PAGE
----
In the unlikely event that I ever discover the secret of immortality, one of the first things I’ll do with my newfound unlimited time is try to read every one of John Creasey’s six hundred plus novels. Sometimes you find an author who just fits what you want to read, and Creasey’s potboilers from an England of a pre-EU age suit me just fine. His most famous characters are the Scotland Yard policemen Inspector West and Commander Gideon, but he also had a series with an upper-class British equivalent of a Raymond Chandler private eye.
I’m talking about the Honourable Richard Rollison, also known as The Toff. He has the charm and foresight of James Bond, the rough-n-tumble put-up-yer-mitts of a Peter Cheney hero, and he straddles both the aristocratic society and the street level duckers and divers. Quite the man.
This story was written in 1943, when the outcome of WW2 was still uncertain but leaning towards the Allies. It opens with an off-duty commando walking along Chiswick High Road when he suddenly loses his mind and opens up with a revolver on passersby, before escaping in a car. Things aren’t quite as they seem and The Toff takes an interest in the case. It’s a nice crime yarn that’ll suit anyone into police procedurals, hard-boiled, or espionage thrillers.
As I hinted above, what draws me to Creasey, aside from his absolute mastery of the 200-page potboiler format, is his image of England. He’s as wolfish as they come and this is a world where commies, krauts, frogs and homos are not welcome. It’s in reading these old pre-Marxist novels that one thing really stands out: no class conflict.
The Marxist world view holds that society is a battleground upon which competing identity groups vie for power and wealth. Back when the bearded parasite himself (Marx) was writing, the key battle was proletariat vs bourgeoisie  but the Bolsheviks soon found new enemies of the revolution in the Kulaks, or the Mensheviks, or pretty much anyone really. In our post-Modern world these competing identities are called “intersectionalism” and until recent was essentially “straight white men” vs “everyone else”.Â 
Marxism is an ideology of permanent division. It’s about a gang of malcontents stirring up whatever division they can, and this expresses itself in modern fiction. Of course while doing so they profess the same unity and tolerance that they persistently undermine. Watch for this next time you read a modern book. Look for asides suggesting the author considers the world to be a battleground of identities, such as assuming cops are the enemy of the people, or the rich are screwing the poor, or religion is a fraud to anaesthetise the masses. Marxism positively drips from modern literature once you look for it.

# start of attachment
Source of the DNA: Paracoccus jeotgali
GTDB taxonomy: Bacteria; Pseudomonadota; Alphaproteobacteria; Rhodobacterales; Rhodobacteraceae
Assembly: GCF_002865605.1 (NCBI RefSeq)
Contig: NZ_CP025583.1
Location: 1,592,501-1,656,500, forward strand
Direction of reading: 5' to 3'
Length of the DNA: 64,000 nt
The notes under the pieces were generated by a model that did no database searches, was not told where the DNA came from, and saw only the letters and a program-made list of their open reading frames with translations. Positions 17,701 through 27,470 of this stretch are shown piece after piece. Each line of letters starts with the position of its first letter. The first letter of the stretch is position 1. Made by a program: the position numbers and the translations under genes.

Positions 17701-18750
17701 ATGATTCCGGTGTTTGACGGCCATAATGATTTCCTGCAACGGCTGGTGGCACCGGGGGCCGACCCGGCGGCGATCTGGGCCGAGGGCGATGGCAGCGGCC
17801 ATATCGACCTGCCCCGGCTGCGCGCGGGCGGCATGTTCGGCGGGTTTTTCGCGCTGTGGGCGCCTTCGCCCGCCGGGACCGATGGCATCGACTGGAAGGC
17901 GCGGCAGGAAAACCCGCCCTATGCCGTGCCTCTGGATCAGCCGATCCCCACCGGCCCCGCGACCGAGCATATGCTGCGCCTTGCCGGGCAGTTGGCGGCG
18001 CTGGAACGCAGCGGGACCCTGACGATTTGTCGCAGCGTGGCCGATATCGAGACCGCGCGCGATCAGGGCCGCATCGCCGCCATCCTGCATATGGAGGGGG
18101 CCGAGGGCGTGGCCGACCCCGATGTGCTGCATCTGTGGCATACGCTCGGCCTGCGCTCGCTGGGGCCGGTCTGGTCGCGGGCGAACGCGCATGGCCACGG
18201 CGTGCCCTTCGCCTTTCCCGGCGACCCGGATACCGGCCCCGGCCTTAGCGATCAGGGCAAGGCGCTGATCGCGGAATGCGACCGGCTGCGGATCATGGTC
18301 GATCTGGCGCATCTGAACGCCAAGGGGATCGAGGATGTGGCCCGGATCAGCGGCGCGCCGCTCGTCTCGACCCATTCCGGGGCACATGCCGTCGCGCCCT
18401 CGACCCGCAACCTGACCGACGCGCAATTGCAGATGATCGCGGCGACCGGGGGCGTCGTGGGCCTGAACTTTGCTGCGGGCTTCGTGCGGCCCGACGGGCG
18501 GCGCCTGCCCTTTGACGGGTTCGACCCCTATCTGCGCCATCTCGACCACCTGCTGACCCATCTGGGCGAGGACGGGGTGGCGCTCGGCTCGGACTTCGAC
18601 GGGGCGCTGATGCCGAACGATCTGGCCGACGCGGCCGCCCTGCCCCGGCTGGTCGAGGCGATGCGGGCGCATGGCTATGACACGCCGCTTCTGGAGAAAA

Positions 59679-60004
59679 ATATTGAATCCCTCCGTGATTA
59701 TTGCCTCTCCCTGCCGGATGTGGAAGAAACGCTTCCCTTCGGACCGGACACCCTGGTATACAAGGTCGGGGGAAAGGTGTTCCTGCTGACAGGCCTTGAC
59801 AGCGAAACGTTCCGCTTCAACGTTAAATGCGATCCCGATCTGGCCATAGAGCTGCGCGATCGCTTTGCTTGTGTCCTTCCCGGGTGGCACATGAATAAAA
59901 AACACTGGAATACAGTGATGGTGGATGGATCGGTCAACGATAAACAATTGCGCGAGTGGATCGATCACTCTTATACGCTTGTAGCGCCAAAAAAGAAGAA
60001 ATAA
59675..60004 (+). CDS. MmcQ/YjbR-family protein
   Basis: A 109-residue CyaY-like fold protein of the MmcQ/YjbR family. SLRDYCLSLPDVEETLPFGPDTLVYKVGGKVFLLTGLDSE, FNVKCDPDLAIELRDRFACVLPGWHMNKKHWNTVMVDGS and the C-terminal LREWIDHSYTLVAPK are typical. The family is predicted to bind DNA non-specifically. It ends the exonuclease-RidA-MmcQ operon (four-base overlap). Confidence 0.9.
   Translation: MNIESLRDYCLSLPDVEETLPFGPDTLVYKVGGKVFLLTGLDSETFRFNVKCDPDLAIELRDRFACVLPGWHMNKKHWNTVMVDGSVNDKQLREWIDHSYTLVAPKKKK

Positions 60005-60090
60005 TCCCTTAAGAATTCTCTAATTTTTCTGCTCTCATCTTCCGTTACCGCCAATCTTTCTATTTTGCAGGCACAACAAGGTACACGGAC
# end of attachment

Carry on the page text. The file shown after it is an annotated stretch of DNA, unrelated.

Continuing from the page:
None of that shit with Creasey.
Like Dennis Wheatley, Creasey presents a people unified across class and geographic boundaries  and tied by the horizontal bonds of community, religion, race, parish, hobbies and so on. The nation is like a body politic, an organism. It’s enemies are occasionally rival groups from without but the dozen or so Creasey books I’ve read don’t pit nation vs nation. Rather, his enemies are criminals. They are dastardly rule-breakers. They are a defective malcontents, chancers, and greedy scumbags. They aren’t honest men of competing interests (as a Marxist may call a terrorist a ‘freedom fighter’) and ideology doesn’t justify them in robbing and killing their fellow citizens. Not at all. These villains know exactly what the right thing is and choose to do wrong.
They are rabbits.
As the world shifts back to K and the noose is slipped over the necks of rabbits, it is nice to read fiction professing the K world view. Ten years ago I’d have read this in sadness, lamenting at a lost age. Now, it is like a preview of the world to come. I’ll bet that after the Day Of The Rope, Creasey will find his way into reprints 
If you admire highly-educated dashingly-charming heroes who command the respect of men and the desire of women, you’ll love the Honourable Nick Krauser and his adventures in Balls Deep, A Deplorable Cad, and Adventure Sex.
 How very ironic that the two men who wrote the Communist Manifesto for the worker’s movement and neither had a real job in their whole lives
 Not by accident as if your goal is to tear down civilisation you’d naturally demonise the one group essential to maintaining that civilisation. Though now the left is eating it’s own with ever faster and more vicious enthusiasm, such as the Blacks throwing the whites out of the Democrat Party, and the different race feminists attacking each other. Splitters!
 Within a nation, not across nations
 It’s all very subtle, mind. Creasey presents his worldview through allusion and nuance rather than hit you over the head with a fifteen page lecture in chapter two like Dennis Wheatley does every time out.